Q. What is your overall goal for these projects?
W. Initially, my goal was very simple and much smaller in scale. I really just wanted to offer great black and white photos with simple stories accompanying the images. But the Mexihcah project suddenly took off like a rocket, and then the Apache project began to move out of no where and, finally, the Indigenous Council of Oaxaca fell right into my lap. I quickly realized that something much bigger was happening. Everything just fell neatly into place. I actually had to take a step back from everything to give some thought to what the real purpose, issues and goals were of all the work. I realized that while each project appeared to be different on the surface, if I looked more closely, they were all very similar; inaccurate histories, racism, poverty, bleak futures and challenges with their respective governments.
Each of these projects became very wide and deep in their potential scope. So the opportunities to accurately portray these people suddenly grew dramatically in a very short period of time. And after years of trying to build relationships in order to work closely with the people, I had access and acceptance.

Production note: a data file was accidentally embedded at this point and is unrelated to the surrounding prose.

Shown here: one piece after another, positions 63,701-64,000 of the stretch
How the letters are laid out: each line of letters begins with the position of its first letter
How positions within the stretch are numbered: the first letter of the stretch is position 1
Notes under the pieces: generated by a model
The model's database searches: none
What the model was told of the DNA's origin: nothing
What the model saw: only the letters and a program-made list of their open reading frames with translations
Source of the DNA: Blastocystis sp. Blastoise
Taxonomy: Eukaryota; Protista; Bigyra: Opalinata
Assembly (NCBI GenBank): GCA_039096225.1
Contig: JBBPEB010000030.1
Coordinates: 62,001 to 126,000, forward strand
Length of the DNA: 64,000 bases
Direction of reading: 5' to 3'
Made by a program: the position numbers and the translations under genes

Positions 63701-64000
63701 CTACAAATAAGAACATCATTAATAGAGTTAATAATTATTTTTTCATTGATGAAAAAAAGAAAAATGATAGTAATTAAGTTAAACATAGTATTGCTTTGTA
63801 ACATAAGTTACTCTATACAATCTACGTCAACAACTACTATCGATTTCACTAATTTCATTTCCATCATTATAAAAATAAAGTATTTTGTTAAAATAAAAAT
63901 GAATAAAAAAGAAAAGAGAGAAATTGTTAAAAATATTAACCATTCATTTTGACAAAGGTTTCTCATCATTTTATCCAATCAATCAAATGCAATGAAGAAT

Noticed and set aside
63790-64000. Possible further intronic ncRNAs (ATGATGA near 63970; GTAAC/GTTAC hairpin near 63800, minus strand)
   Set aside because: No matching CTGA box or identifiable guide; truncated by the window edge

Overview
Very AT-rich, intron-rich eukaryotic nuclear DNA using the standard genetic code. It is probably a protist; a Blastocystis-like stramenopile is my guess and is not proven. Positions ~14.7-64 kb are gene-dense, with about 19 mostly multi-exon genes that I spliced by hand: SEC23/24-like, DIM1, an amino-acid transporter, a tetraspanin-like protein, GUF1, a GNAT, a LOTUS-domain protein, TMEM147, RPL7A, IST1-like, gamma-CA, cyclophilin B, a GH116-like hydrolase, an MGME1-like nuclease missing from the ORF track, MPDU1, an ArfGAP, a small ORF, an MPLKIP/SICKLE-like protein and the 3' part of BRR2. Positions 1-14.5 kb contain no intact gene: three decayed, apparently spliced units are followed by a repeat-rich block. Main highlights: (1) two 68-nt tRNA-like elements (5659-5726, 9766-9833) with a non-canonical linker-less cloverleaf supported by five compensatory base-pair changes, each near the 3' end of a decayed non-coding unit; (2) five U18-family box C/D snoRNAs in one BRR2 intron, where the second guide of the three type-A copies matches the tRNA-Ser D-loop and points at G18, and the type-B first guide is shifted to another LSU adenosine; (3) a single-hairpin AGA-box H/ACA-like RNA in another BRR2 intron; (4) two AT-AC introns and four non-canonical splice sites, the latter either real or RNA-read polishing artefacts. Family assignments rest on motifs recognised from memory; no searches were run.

Today, our goal is very simple: tell a very big story through man different means. And we do this in conjunction with the very people we are discussing. Hence, their words, their stories and their art.
Q. Did the Mexihcah accept you with open arms when you first entered their lives?
W. No. Not at first. Like every relationship, it was a process of getting to know one another and building trust. I believe it is fair to say that most Indigenous people I have met had an initial distrust for outsiders. Given the fact that my own family is Native American, and I had sponsorship within the Mexihcah, it made it far easier to begin friendships. I can tell you that I count many people in Mexico as my friends today because of these great experiences we have shared.